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Daniel Tiger's Day and Night
Pros: The cute characters use an approach that's simple, gentle, and age-appropriate.
Cons: There's no order required for following the routines, and it's limited to morning and evening routines only.
Bottom Line: It's a charming way to help kids get familiar and comfortable with morning and evening routines.
Teachers can use Daniel Tiger’s Day and Night to help give their students practice with the idea of morning and evening routines. This could be helpful for kids who are just starting school, or for those who may need to better understand the differences between their home life and their school setting. While the app only covers getting ready for school or for bed -- things that happen at home -- it could also be a springboard to talk about routines for the classroom. In the end, how well you can apply Daniel Tiger in your classroom will depend on the nature of your classroom setting.
In Daniel Tiger's Day or Night, play starts when kids choose between day and night. The day routine involves waking Daniel Tiger up; listening to a song about his morning routine, helping him get dressed, eat breakfast, brush his teeth, put on his shoes, and go to school. The nighttime routine includes taking a bath, brushing his teeth, putting on pajamas, reading a story, and going to sleep.
Each task has an interactive component (like moving the toothbrush around to help him brush his teeth). Some have extra-imaginative features like watching a pancake do a little dance, or coloring Daniel’s pajamas. There's also a five-minute timer to use for countdowns in the virtual world (five more minutes for play time, or as a marker for brushing teeth). There's even an accompanying tooth-brushing song.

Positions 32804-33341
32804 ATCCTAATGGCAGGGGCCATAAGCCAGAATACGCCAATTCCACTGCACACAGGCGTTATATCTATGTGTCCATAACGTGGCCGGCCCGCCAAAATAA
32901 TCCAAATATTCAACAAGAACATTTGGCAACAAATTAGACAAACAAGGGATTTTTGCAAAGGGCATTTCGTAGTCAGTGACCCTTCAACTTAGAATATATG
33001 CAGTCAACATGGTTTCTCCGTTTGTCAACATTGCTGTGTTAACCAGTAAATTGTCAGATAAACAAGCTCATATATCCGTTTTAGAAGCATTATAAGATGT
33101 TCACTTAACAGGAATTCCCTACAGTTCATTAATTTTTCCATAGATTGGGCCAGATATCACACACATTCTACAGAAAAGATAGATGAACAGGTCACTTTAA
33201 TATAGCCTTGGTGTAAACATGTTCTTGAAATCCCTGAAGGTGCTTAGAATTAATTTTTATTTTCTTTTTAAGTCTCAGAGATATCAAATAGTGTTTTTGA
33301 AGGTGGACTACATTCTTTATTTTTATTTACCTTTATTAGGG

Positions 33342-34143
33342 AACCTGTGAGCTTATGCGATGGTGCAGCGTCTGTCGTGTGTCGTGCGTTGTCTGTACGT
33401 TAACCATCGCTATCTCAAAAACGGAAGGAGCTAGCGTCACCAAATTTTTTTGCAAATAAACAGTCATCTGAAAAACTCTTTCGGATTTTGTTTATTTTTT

Daniel Tiger is impossibly cute, and his parents are gentle and loving as they guide him through morning and bedtime preparations. Kids will enjoy finding out what Daniel Tiger does in his house, and comparing it to what they do at home. While there's a song that stresses a particular order to the routine, kids can move Daniel through his day in whatever order they please. They can even send Daniel off to school without completing every task.
There isn't a natural end to any of the tasks -- kids have to actively choose something else to do. That means kids could stay brushing Daniel’s teeth indefinitely. This might be confusing to some kids, as it’s unlikely that they'll actually leave the house without getting dressed, or stay in the bathtub all night long. Also, these routines are strictly related home-time activities. While the virtual world certainly has plenty of school-related routines, this app doesn't address them. Depending on your classroom, the app might not be entirely relevant.